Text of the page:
Get the passion started young at the Imagine Children’s Festival from 9-19 February. 11 days of performance, activities, games, theatre, music, dance and general fantastic fun, with a hint of Nordic in the mix and more than a little home-grown creativity in there too.
Everything’s free, right on time for February half-term and perfectly suited for 5 to 12 year olds. Adventures in Moominland works for ages zero to 100 plus.
When: Southbank Centre’s open 7-days from 10am to 11pm. Imagine Children’s Festival, 9-19 February 2017, event times vary
Where: Southbank Centre, Royal Festival Hall, Belvedere Road, London SE1. Nearest tube station, Embankment
Cost: All Imagine Children’s Festival events are free
4/7 Oliver Twist, Regent’s Park Open Air Theatre, 17 July to 5 August 2017
Want more from a city centre park than gorgeous greenery? Take your cap in hand and as many kids as you like to see Regent’s Park Open Air Theatre’s production of Oliver Twist this summer.
Adapted for a young audience, children of six and over will love the performance – not least of all because the auditorium and stage are entirely uncovered. Hope for balmy weather and you can take full advantage of the theatre’s pretty picnic lawn too.
When: 17 July to 5 August, morning and afternoon performances
Where: Regent’s Park, London NW1. Nearest tube station, Bakerloo
Cost: all tickets £18 (recommended for over 6s)
5/7 Macbeth, National Theatre, 11 – 20 February 2017
Following on from their outrageously successful production of Romeo and Juliet for young adults, the National’s presenting Macbeth for half term: dark, sinister and murky as ever, but adapted (with no loss of chill) for 13 to 16 year olds.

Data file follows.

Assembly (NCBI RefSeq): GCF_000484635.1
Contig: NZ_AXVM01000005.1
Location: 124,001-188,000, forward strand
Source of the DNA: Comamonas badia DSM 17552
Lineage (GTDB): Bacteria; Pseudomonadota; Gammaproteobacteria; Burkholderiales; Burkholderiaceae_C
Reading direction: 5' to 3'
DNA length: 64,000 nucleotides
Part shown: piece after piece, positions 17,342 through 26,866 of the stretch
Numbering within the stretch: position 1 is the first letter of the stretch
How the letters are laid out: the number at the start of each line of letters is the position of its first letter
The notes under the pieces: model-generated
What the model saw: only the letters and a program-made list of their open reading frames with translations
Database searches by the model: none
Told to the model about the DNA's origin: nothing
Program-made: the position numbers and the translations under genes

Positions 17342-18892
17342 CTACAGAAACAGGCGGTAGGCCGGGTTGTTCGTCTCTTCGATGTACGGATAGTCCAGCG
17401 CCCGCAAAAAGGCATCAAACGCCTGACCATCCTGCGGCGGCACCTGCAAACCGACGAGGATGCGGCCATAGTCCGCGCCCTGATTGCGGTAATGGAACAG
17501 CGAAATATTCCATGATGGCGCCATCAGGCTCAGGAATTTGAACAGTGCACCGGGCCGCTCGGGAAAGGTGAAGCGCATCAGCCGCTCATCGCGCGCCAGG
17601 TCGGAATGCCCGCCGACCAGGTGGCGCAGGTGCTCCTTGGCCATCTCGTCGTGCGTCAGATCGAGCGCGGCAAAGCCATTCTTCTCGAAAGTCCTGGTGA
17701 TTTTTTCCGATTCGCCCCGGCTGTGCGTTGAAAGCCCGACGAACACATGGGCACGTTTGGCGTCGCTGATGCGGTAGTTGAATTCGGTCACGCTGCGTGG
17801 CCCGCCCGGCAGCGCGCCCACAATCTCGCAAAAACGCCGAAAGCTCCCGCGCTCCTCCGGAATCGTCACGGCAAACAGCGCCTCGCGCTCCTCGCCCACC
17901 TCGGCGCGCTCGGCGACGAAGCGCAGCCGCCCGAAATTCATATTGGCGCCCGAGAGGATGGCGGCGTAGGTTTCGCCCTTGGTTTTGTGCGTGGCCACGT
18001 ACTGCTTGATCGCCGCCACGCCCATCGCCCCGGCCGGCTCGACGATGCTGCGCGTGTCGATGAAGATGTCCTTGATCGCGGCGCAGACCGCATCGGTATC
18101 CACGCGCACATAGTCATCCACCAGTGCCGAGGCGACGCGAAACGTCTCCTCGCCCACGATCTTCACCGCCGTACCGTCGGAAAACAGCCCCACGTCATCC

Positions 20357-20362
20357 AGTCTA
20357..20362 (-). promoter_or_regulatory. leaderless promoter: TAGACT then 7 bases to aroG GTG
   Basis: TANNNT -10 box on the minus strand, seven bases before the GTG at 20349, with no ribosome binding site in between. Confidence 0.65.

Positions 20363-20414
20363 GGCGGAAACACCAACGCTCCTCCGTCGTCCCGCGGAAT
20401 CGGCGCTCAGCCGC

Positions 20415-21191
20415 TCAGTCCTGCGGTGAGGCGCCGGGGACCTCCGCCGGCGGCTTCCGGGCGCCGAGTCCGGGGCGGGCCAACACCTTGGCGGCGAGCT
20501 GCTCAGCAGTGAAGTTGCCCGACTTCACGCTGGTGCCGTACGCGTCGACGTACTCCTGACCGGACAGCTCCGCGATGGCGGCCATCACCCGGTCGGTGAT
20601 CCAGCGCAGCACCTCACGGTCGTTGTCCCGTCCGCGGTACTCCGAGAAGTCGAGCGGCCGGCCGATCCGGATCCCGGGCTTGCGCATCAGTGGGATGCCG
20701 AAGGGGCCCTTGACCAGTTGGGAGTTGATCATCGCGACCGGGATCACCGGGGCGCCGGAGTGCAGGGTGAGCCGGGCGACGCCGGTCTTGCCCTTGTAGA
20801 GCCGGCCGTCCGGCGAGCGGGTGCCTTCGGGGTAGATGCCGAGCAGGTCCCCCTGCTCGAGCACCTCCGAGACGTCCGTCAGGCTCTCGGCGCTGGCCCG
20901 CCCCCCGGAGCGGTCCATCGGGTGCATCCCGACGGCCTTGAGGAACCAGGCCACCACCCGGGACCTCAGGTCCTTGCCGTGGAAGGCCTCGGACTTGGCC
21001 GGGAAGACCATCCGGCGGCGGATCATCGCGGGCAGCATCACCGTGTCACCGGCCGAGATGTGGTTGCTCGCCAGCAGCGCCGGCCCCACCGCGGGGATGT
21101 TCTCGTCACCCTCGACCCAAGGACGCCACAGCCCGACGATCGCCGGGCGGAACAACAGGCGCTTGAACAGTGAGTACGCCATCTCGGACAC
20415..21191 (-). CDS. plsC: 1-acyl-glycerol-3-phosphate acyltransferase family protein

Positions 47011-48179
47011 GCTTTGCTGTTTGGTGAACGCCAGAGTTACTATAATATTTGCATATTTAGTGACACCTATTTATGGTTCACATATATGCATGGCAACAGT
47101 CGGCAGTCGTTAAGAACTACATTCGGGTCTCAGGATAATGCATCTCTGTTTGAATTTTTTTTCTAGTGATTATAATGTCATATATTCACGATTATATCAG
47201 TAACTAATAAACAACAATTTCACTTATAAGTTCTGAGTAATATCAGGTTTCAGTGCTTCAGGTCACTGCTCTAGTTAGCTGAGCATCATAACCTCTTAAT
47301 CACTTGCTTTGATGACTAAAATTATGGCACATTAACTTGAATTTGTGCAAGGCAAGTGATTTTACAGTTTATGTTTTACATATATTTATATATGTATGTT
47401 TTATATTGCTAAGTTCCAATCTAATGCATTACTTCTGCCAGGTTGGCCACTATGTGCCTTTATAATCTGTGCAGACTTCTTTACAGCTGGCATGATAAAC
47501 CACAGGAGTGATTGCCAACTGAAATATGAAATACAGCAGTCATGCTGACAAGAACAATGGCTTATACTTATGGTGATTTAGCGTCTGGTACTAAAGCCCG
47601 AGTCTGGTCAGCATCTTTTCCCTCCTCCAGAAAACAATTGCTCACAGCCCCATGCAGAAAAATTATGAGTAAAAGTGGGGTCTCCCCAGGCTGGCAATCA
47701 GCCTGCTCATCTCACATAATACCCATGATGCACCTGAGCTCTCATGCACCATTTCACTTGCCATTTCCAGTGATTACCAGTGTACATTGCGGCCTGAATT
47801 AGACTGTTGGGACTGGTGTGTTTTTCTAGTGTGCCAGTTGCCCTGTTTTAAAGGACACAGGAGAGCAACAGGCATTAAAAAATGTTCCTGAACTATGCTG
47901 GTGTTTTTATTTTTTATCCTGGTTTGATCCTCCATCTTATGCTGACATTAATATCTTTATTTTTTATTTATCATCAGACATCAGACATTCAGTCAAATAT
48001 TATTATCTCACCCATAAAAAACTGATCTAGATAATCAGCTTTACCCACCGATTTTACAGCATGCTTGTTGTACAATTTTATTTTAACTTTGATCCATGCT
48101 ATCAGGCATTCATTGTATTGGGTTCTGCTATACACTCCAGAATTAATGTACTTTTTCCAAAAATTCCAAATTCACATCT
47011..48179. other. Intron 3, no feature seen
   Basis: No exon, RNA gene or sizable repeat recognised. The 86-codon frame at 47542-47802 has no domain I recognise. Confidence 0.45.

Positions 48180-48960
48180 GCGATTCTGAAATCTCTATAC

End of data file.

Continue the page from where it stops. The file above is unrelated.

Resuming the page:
When: 11 July to 20 February, 10.45am, 2pm, 7pm
Where: National Theatre, Southbank, London SE1. Nearest tube station, Waterloo
Cost: all tickets £20 – book ASAP
6/7 Magical Lantern Festival, Chiswick House 19 January – 26 February 2017
Introduce kids to the world’s most ancient culture at Chiswick House from now until 26 February. The festival’s part Chinese New Year celebration, part exploration of the mysterious and exotic history of the Silk Road and all done in the medium of brightly coloured, endlessly creative and (in some cases) vast lanterns.
After dark at Chiswick’s frosty at this time of year, so wrap up well for wandering around the Lantern Trails and giving them full oooooh and aaaaah appreciation. Naturally, there’s a parade of Chinese food stalls to keep kids fortified and a mini-funfair and ice rink – just in case things get too cultured.
When: Thursday, Friday, Saturday and Sunday 19 January to 26 February from 5pm
Where: Chiswick House Gardens, London W4. Nearest tube station, Turnham Green
Cost: tickets from £5.90 to £18
7/7 Free daily themed tours, Tate Modern
Tate Modern’s daily tours are fascinating, small-scale in size and last 45 minutes (exactly the length of time an average person can concentrate fully). Not a plan with frisky three year olds, but works well for artistic teenagers and themes vary throughout the year, so you can try a light topic to start with and work up.
When: All year round, various times
Where: Tate Modern, Bankside, London SE1. Nearest tube station, Mansion House
Cost: tours are free but places need to be booked in advance